Chemical or surgical castration for prostate cancer?23 Dec 2015
Surgical castration to remove the testicles (orchiectomy) of men with metastatic prostate cancer was associated with lower risks for adverse effects compared with men who underwent medical castration with gonadotropin-releasing hormone agonist therapy.
Androgen-deprivation therapy, which is achieved through surgical or medical castration, has been a cornerstone in the management of metastatic prostate cancer for the past 50 years. But the use of bilateral orchiectomy has been nearly eliminated in the U.S. because of cosmetic and psychological concerns.
Comparing the side effects of the two methods
Quoc-Dien Trinh, M.D., of Brigham and Women's Hospital and Dana-Farber Cancer Institute, Boston, and coauthors compared adverse effects of gonadotropin-releasing hormone agonist therapy and bilateral orchiectomy in 3,295 men with metastatic prostate cancer (66 or older) between 1995 and 2009. The authors analyzed six major adverse effects, which were picked based on their effect on a patient's quality of life, the potential for increased health care costs, and on a previously described association with Androgen-deprivation therapy use. The six adverse effects were:
- any fractures,
- peripheral artery disease,
- venous thromboembolism,
- cardiac-related complications,
- diabetes and
- Cognitive disorders.
Of the 3,295 men, 87% (n=2,866) were treated with gonadotropin-releasing hormone agonist therapy and 13% (n=429) were treated with orchiectomy. The overall three-year survival was 46% for gonadotropin-releasing hormone agonist therapy treatment and 39% for orchiectomy.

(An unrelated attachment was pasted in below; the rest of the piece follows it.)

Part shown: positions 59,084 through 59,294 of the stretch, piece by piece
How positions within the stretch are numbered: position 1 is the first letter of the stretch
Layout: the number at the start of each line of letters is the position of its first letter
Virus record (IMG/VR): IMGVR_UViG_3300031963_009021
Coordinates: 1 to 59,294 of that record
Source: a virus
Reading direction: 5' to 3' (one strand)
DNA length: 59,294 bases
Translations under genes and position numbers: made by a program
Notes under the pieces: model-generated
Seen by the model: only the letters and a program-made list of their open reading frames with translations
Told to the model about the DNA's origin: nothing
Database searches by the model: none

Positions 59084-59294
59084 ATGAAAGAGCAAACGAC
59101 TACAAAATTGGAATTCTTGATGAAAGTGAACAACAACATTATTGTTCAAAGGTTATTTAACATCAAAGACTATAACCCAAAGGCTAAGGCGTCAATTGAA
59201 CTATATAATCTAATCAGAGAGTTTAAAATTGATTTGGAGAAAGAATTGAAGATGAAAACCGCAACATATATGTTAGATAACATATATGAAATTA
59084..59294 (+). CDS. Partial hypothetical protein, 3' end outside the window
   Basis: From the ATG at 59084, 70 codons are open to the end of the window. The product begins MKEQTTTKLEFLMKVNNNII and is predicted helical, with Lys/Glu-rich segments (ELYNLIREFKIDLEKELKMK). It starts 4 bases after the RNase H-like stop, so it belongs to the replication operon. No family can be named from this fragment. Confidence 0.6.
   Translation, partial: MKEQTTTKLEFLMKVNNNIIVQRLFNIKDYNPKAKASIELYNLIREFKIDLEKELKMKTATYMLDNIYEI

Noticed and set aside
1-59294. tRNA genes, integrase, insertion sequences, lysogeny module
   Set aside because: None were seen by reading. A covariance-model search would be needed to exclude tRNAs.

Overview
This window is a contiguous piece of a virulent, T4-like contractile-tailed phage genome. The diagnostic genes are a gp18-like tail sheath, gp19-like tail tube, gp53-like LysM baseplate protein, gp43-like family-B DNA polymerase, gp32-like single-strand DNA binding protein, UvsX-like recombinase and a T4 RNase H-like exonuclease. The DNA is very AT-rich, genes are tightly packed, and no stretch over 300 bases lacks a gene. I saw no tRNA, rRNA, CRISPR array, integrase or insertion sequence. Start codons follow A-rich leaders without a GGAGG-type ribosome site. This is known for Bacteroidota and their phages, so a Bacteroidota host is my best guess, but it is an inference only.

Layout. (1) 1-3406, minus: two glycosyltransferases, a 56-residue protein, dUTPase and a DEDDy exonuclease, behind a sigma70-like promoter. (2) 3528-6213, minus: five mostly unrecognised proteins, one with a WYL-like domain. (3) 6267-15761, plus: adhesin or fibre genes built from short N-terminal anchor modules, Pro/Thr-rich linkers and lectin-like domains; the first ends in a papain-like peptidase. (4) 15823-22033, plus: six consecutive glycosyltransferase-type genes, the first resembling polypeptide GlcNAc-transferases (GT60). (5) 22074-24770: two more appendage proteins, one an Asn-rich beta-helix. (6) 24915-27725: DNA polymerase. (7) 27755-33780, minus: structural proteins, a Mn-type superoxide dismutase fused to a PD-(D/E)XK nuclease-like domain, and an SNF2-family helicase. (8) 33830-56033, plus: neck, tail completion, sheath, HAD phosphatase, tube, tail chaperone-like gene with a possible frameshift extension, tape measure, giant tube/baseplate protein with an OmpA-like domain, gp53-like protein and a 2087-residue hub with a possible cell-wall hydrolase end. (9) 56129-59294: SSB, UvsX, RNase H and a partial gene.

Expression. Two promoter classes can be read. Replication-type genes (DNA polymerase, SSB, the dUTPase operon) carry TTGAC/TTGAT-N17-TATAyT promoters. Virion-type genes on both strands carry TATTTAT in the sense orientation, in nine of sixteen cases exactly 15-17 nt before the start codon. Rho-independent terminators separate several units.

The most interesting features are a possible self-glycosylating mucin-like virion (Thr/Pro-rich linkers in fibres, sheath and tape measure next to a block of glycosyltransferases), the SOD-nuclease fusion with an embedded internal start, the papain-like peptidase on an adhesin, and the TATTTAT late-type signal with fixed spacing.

Which one of the two methods is more dangerous?
The study indicates surgical castration through orchiectomy was associated with lower risks of any fractures, peripheral artery disease and cardiac-related complications compared with medical castration with gonadotropin-releasing hormone agonist therapy. No statistically significant difference was found between orchiectomy and gonadotropin-releasing hormone agonist therapy for diabetes and cognitive disorders.
Men treated with gonadotropin-releasing hormone agonist therapy for 35 months or more were at the greatest risk of experiencing any fracture, peripheral artery disease, venous thromboembolism, cardiac-related complications and diabetes, according to the results.
The authors note limitations to the study, primarily its retrospective design which relies on historical data. "In some patients who need permanent androgen suppression, surgical castration may represent a suitable alternative to gonadotropin-releasing hormone agonist therapy. However, other considerations must be contemplated when deciding between medical or surgical castration (i.e., young age, intermittent ADT)," the study concludes.
Source: Science Daily